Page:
Regulating valve portion 1b of brake valve device 1 comprises a self-lapping valve assembly 31 which is subject to a control spring 32 acting on one side of the valve assembly control piston. The opposite side of the control piston is subject to equalizing reservoir pressure via passage 3a. A cam 33 connected to brake valve handle 2 by a camshaft 34 on which encoder 7 may be suitably mounted adjusts the position of the valve assembly 31 and thus establishes the degree of compression of spring 32 by the opposing equalizing reservoir pressure that is required to produce a lap condition of the self-lapping valve assembly. The contour of cam 33 is such as to afford a linear variation in equalizing reservoir pressure through a range of approximately 60° handle rotation corresponding to the service brake application zone. As the position of valve assembly 31 is thus varied by rotating cam 33 via handle 2, main reservoir pressure is either supplied to the equalizing reservoir 3 via passage 4a, a supply valve 35 of valve assembly 31 and passage 3a or equalizing reservoir pressure is vented via exhaust valve 36 until a force balance exists across the valve assembly to effect a lap condition thereof, in which both the supply valve and exhaust valve are closed. With handle 2 in release position, a screw 37 may be adjusted to obtain spring tension sufficient to produce equalizing reservoir pressure corresponding to the desired train operating pressure.
The pressure developed in equalizing reservoir 3 in accordance with the foregoing is connected via a branch passage 3b to the control piston 39 of a self-lapping valve assembly 40 comprising relay valve portion 1a. The pressure in brake pipe 5 is connected via passage 5a to the opposite side of control piston 39 and acts thereon in opposition to the equalizing reservoir pressure. As equalizing reservoir pressure is varied by movement of brake valve handle 2, a force imbalance occurs across piston 39 to activate valve assembly 40 and thereby either connect main reservoir pressure in passage 4a past supply valve 43 to brake pipe 5 via passage 5a or to vent the brake pipe pressure via passage 5a and exhaust valve 44 until a force balance is restored across control piston 39. When this occurs, valve assembly 40 assumes a lap condition in which both the supply valve and exhaust valve are closed. In this manner, brake pipe pressure is varied with variations in equalizing reservoir pressure brought about by movement of the brake valve handle.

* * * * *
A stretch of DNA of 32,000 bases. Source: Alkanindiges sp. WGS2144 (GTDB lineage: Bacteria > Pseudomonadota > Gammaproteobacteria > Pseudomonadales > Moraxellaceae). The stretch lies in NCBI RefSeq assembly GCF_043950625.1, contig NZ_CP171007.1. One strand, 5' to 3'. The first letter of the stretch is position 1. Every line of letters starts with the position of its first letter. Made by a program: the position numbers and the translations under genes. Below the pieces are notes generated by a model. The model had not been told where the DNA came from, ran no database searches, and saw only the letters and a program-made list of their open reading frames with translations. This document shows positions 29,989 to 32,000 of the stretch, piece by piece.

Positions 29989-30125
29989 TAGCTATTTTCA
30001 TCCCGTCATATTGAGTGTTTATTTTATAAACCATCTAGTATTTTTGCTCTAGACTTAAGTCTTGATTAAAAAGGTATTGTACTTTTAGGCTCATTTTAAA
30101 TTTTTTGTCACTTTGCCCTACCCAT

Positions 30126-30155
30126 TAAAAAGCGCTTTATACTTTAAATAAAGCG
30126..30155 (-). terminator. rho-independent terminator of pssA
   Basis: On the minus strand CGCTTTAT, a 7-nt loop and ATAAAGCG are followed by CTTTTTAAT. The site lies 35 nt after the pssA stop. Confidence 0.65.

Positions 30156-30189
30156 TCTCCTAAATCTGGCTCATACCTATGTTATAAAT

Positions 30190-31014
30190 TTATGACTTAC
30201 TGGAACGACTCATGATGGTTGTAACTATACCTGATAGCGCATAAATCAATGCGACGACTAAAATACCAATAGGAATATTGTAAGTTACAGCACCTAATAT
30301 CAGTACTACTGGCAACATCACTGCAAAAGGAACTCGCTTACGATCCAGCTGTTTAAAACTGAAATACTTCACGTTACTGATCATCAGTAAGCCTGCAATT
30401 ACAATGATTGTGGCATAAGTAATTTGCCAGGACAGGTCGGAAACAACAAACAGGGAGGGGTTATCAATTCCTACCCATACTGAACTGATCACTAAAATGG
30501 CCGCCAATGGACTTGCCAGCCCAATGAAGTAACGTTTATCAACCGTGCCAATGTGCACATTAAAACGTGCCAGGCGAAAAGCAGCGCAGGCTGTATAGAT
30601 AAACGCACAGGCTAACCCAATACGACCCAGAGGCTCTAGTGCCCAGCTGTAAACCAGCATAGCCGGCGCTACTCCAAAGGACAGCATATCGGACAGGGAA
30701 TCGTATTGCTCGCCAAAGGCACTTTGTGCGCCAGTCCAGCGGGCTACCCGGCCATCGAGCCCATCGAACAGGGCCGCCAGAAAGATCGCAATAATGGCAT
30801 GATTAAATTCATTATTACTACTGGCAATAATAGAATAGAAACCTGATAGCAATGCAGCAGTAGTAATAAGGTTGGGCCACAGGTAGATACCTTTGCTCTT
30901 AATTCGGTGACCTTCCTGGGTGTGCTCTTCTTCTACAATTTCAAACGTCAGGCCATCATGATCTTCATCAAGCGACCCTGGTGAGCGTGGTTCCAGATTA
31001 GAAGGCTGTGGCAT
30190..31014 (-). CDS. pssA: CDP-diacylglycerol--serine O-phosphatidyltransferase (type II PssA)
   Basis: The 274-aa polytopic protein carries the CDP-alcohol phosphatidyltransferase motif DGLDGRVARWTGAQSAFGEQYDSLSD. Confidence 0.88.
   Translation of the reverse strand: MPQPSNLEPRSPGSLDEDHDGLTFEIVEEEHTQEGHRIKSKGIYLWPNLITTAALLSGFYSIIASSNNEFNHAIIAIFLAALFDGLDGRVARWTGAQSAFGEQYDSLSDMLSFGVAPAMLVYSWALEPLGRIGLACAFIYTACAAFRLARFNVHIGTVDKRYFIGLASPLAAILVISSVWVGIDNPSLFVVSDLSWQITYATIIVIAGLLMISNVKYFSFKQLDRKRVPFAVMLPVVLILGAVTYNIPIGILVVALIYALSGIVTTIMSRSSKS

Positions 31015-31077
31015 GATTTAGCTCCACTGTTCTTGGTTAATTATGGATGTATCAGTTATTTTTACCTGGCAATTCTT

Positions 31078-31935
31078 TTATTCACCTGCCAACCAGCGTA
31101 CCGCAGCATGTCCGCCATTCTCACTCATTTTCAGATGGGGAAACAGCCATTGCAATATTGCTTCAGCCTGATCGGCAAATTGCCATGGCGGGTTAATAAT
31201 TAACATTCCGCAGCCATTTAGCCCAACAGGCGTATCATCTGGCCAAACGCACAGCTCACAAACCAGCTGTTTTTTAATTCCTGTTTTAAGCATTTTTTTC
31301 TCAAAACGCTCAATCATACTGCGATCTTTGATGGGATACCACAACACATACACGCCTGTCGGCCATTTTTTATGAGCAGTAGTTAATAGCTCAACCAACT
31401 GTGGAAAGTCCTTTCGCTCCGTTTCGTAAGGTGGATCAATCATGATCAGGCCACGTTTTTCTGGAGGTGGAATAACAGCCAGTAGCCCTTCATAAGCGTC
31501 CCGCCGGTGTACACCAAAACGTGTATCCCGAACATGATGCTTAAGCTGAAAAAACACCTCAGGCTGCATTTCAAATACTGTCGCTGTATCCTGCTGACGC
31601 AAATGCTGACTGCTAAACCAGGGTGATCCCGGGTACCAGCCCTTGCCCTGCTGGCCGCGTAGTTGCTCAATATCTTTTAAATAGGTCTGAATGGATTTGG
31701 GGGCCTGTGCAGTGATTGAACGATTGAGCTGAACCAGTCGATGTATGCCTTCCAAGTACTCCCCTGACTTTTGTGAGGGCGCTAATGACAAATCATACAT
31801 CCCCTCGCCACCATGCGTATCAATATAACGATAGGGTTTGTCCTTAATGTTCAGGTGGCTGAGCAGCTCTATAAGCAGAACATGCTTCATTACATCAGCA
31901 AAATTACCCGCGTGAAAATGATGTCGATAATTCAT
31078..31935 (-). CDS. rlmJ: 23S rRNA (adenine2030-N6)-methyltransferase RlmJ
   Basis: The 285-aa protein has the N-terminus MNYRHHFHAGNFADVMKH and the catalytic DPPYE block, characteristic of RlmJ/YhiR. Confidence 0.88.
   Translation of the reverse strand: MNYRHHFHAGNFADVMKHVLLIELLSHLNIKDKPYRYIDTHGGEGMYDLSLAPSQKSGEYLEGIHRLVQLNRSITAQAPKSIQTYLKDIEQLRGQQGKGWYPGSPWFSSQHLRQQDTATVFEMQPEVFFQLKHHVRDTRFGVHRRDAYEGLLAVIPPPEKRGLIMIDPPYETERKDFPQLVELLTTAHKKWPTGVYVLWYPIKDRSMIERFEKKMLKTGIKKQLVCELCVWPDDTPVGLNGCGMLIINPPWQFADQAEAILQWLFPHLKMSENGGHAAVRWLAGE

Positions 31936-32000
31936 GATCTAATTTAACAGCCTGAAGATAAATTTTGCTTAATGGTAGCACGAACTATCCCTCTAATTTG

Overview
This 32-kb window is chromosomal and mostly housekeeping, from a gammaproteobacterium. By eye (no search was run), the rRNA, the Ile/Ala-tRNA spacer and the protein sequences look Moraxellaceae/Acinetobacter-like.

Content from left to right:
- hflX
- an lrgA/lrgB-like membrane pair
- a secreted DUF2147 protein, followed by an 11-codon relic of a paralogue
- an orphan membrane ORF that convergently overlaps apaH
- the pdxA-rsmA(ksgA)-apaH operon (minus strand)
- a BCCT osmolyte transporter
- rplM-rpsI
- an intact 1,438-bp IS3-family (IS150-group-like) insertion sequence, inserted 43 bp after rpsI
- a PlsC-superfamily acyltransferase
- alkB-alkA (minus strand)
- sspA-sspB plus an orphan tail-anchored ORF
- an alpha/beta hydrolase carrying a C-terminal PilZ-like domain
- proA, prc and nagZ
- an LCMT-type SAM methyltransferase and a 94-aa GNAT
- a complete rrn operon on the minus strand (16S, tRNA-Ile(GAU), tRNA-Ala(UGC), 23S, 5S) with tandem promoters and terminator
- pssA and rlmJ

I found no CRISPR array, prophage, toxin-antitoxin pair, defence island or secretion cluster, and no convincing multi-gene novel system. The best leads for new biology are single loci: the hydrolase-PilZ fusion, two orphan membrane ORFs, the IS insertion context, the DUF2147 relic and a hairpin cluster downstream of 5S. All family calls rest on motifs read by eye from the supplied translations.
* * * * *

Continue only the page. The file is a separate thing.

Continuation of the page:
It will be appreciated now that in initially charging the system, brake valve handle 2 is placed in release position in which regulating valve 1b is operative to connect pressure from main reservoir 4 to equalizing reservoir 3 until equalizing reservoir pressure is developed in accordance with the tension to which control spring 37 is adjusted. The equalizing reservoir pressure in turn acts on relay valve device 1a to control the charging of brake pipe 5 from the pressure in main reservoir 4 until brake pipe presure corresponds to the equalizing reservoir pressure, which is the train operating pressure.
At the caboose, brake pipe pressure at supply port 16 of regulating valve device 15 may be connected to exhaust port 50 or to delivery port 51 thereof, depending upon the position in which regulating valve 15 had been previously set by stepping motor 17. Regulating valve device 15 is substantially the same as regulating valve portion 1b of brake valve device 1, with like parts being identified with identical reference numerals distinguished by a prime mark and should therefore require no further explanation except to note that stepping motor 17 replaces handle 2 on camshaft 34' and cam 33' is modified to provide linear variation of delivery pressure through a range of 120° of cam rotation, as opposed to 60° of cam rotation of regulating valve portion 1b. In that the encoder 7' provides a five bit output code signal, it will be appreciated that successive code changes reflect a 1.5 psi. pressure change in the setting of regulating valve 15. This corresponds with the brake valve pressure change of 1.5 psi. for the successive code signals at wires 8 of encoder 7.